Fri. Nov 15th, 2019

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Analyst on Saudi hopes for Aramco flotation

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(3 Nov 2019) Saudi Arabia formally began an initial public offering Sunday of a sliver of oil giant Saudi Aramco after years of delay, hoping international and local investors will pay billions of dollars for a stake in the kingdom’s crown jewels.
Oil industry analyst Ranjith Raja said the offering would “generate a huge amount of interest as soon as it opens.”
An approval by Saudi Arabia’s Capital Market Authority served as the starting gun for an IPO promised by Crown Prince Mohammed bin Salman since 2016. But unlike traditional IPOs, Saudi Aramco offered no hoped-for price range for its shares nor any idea how much of the firm would be offered to investors on Riyadh’s Tadawul stock exchange.
Analysts say the kingdom likely hopes local investors will push its share prices toward a desired 2 trillion US dollars valuation and buoy that price ahead of any possible further listing abroad.
Saudi Aramco also made a point in its filings to highlight its profitability and low costs through newly released data once held as a state secret by the Al Saud royal family, euphemistically referred to by the company as its “current shareholder.”
However, economic worries, the trade war between China and the U.S. and increased crude oil production by the U.S. has depressed energy prices. A Sept. 14 attack on the heart of Saudi Aramco already spooked some investors, with one ratings company already downgrading the oil giant.
It’s hard to overstate the power of the oil firm, known formally as the Saudi Arabian Oil Co. It produces over 10 million barrels of crude oil a day, some 10% of global demand. The firm’s net income in 2018 was 111.1 billion US dollars, far beyond the combined net income of oil giants BP PLC, Chevron Corp., Exxon Mobil Corp., Royal Dutch Shell PLC and Total SA.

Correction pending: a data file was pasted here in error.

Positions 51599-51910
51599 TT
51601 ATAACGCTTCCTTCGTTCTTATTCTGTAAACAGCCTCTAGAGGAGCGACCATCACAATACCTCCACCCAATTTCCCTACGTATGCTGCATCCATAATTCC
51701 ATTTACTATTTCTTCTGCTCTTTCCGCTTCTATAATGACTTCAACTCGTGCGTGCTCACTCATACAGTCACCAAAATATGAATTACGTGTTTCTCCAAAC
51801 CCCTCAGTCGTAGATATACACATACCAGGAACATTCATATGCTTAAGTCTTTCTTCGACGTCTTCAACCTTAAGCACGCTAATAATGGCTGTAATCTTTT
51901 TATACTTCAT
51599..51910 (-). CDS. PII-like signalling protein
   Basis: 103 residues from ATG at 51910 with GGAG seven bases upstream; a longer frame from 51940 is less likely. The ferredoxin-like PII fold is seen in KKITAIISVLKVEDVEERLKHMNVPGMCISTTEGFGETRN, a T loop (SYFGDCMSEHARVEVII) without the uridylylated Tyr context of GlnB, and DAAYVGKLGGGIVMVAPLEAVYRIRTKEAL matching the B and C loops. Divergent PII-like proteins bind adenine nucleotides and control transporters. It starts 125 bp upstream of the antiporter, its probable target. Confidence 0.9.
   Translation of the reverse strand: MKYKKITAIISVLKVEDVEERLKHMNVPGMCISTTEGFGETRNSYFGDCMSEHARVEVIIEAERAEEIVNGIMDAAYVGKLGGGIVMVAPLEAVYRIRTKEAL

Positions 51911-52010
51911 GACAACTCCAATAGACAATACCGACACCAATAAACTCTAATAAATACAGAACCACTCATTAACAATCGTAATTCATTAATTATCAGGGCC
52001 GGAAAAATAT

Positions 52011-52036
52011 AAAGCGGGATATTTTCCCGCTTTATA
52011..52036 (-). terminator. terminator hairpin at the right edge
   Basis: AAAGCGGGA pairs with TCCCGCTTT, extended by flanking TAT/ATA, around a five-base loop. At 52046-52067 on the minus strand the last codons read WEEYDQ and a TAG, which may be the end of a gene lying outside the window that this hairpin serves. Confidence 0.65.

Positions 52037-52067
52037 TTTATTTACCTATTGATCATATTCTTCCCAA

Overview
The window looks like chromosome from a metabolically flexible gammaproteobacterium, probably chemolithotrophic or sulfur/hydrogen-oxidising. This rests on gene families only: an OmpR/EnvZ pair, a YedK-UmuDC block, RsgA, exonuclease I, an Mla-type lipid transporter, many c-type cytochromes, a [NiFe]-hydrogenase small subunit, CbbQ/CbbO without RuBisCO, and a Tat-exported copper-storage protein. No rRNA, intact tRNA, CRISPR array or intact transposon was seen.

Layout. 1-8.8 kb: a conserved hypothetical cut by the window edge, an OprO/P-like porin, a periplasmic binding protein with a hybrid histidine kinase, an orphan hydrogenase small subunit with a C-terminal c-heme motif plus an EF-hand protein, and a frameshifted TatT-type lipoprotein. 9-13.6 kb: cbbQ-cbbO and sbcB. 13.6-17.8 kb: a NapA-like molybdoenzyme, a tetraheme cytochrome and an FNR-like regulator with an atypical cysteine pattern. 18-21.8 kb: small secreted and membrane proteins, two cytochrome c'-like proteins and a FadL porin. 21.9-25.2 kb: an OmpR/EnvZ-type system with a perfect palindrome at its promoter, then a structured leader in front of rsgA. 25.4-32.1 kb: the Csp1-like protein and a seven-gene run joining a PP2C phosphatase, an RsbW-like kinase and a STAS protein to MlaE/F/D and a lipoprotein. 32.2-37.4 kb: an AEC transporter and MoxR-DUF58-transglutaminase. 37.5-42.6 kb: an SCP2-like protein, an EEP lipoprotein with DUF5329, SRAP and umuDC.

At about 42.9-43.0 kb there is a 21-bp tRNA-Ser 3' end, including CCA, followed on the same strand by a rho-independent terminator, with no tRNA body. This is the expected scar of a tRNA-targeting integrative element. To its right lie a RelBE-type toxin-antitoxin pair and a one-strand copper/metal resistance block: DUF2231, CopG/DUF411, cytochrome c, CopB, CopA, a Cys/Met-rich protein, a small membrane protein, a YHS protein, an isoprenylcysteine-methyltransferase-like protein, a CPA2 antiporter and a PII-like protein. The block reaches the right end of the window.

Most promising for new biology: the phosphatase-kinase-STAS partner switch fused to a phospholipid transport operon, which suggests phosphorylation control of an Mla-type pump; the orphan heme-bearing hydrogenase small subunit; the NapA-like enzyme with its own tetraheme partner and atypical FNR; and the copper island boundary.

Saudi Arabia’s oil sits close to the surface in large pools, making it far cheaper to extract. Saudi Aramco also has proven liquid reserves of 226.8 billion barrels, the largest of any company in the world and “approximately five times larger” than those held by the five oil giants, according to the firm’s IPO documents.
That’s led to a clamoring from investors for Saudi Aramco stock since Prince Mohammed announced plans in 2016 for a two-phase IPO of 5% of the firm in the kingdom and abroad.
The prince hopes to raise some 100 billion US dollars from investors, which will be funneled into the kingdom’s PIF sovereign wealth fund for projects to boost employment and major development projects.
The planned IPO saw years of delays over valuation concerns and where to list it abroad.
Oil prices, once over 100 dollars a barrel, crashed in 2014 to under 30 dollars a barrel.
Benchmark Brent crude now trades around 60 dollars a barrel, pushed up by a production cut by OPEC countries like Saudi Arabia and those outside of the cartel like Russia.
Those cuts have limited Saudi production, in turn pushing up its estimated government budget deficit for next year to nearly 50 billion dollars.
“The initial expectation is that there will be interest from the international market, mainly because of the hype and the pricing on the whole story that has gone behind it,” Raja said.
“Of course that is subject to the pricing, which we still don’t have any element of clarity on, in terms of what is going to be the listed price to start with.”

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